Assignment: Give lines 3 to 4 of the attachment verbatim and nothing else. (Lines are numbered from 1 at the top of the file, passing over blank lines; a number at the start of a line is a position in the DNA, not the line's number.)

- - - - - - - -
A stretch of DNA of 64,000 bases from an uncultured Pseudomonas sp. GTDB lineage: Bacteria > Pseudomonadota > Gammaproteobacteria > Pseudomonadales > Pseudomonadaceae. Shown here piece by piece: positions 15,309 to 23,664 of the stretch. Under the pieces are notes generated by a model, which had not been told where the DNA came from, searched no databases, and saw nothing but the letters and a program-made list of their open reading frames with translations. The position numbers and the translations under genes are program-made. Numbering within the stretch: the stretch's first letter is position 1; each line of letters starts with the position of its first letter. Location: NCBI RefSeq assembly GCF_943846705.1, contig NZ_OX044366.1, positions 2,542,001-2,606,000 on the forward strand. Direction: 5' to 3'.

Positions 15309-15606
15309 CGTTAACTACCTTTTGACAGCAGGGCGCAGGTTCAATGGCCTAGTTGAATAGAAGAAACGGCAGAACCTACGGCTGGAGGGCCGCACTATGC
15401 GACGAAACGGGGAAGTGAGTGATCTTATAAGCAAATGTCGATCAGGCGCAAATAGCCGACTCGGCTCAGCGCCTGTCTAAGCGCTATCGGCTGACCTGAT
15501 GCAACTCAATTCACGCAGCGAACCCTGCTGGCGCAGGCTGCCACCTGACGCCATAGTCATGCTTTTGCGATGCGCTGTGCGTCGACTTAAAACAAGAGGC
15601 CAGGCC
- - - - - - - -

15309 CGTTAACTACCTTTTGACAGCAGGGCGCAGGTTCAATGGCCTAGTTGAATAGAAGAAACGGCAGAACCTACGGCTGGAGGGCCGCACTATGC
15401 GACGAAACGGGGAAGTGAGTGATCTTATAAGCAAATGTCGATCAGGCGCAAATAGCCGACTCGGCTCAGCGCCTGTCTAAGCGCTATCGGCTGACCTGAT